Bo Xilai Informing on High-Ranking Party Members, Says Report

In bid to save his life, disgraced former Party heavyweight cooperates with investigators
By Guo Hui
Guo Hui
Guo Hui
May 1, 2013 Updated: May 1, 2013

Since Chinese Communist Party leader Xi Jinping took power in November 2012, he has cast himself in the role of a tiger hunter, saying that in fighting corruption the Party not only has to go after the “flies,” but also the “tigers.” According to a Hong Kong magazine, Xi is getting the help he needs to put a big tiger in his sights.

The disgraced former politburo member and Chongqing Party head Bo Xilai is actively helping a special task force and developing information that would target a “big tiger,” according to an article by Jiang Weiping in the May edition of New Way Monthly.

Bo Xilai can be assumed to know quite a bit about the misdeeds of former top Party officials. Bo was the close associate of former Party head Jiang Zemin and former domestic security czar Zhou Yongkang. According to sources familiar with the matter, Bo had plotted with Zhou Yongkang and other members of Jiang’s faction to stage a coup after Xi Jinping took power.

According to Jiang Weiping’s report, Bo was initially arrogant and stoic in the face of interrogation; but, as time passed, the fantasies Bo held of a revolt catapulting him to power had crumbled.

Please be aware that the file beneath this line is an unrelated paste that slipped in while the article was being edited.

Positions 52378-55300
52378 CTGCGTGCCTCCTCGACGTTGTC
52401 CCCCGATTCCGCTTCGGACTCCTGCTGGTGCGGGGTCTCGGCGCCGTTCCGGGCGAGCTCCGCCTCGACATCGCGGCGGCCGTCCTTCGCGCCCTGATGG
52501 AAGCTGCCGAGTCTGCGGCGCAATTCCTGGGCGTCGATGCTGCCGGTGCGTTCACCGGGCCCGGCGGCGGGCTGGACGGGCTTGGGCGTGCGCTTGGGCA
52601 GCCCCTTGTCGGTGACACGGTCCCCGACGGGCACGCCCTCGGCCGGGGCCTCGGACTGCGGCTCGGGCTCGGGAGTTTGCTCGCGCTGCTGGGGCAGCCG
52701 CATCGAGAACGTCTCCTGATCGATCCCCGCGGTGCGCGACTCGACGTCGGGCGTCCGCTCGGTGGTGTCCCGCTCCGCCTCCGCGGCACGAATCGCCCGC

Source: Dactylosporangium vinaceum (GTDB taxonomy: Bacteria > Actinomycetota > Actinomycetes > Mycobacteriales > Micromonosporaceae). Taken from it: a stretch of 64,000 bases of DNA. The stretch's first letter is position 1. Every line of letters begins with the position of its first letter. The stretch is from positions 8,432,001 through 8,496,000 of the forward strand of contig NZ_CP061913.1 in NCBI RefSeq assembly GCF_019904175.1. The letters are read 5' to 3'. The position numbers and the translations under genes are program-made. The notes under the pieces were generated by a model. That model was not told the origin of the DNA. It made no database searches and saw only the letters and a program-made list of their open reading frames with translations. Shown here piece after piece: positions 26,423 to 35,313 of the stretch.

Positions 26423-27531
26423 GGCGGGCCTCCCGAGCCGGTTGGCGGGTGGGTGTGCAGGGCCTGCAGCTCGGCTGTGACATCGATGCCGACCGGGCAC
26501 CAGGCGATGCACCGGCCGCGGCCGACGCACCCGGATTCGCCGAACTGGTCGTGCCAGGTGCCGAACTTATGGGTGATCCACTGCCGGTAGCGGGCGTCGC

Bo’s subordinates had referred to Bo Xilai as “Bo Zedong,” suggesting he was the new Mao Zedong, the founder and charismatic leader who had dominated the Chinese Communist Party for three decades. Bo had expected that the citizens and Party leaders in his old stomping grounds of Dalian in northeastern China’s Liaoning Province and the province-level city of Chongqing in the west would stir up trouble on Bo’s behalf.

Two things changed for Bo, according to Jiang Weiping. First, he saw several ex-mistresses and former subordinates turn over information incriminating him. Second, he saw the peaceful transition of power at the 18th Party Congress in November. At the conclusion of the Congress, Bo’s enemies held the highest positions of power.

After the Congress was over, Jiang Weiping reports Bo Xilai was in tears and ready to make a deal. In return for providing information on his former associates, he is seeking to avoid the death penalty.

Sources close to the special task force and Supreme People’s Procuratorate told Jiang Weiping that Bo Xilai had committed grave crimes and would be lucky to save his life. According to the sources, Bo’s fate depends on whether he can bring down a big Party figure. 

According to Jiang Weiping’s report, the long delay in bringing Bo Xilai to trial—as a preparatory move, he was stripped of his Party membership and its immunity from criminal prosecution in early November—is due to the complicated nature of the information Bo is providing. It takes a long time to untangle and verify the facts.

Jiang Weiping’s career has been tied closely to Bo Xilai for over a decade. While Bo was in Liaoning Province, Jiang published an article accusing Bo of corruption, which led to Bo arresting Jiang in 2000 and sending him to prison for seven years. After his release, Jiang emigrated to Canada in 2009, where he has continued writing about his former jailer.

Guo Hui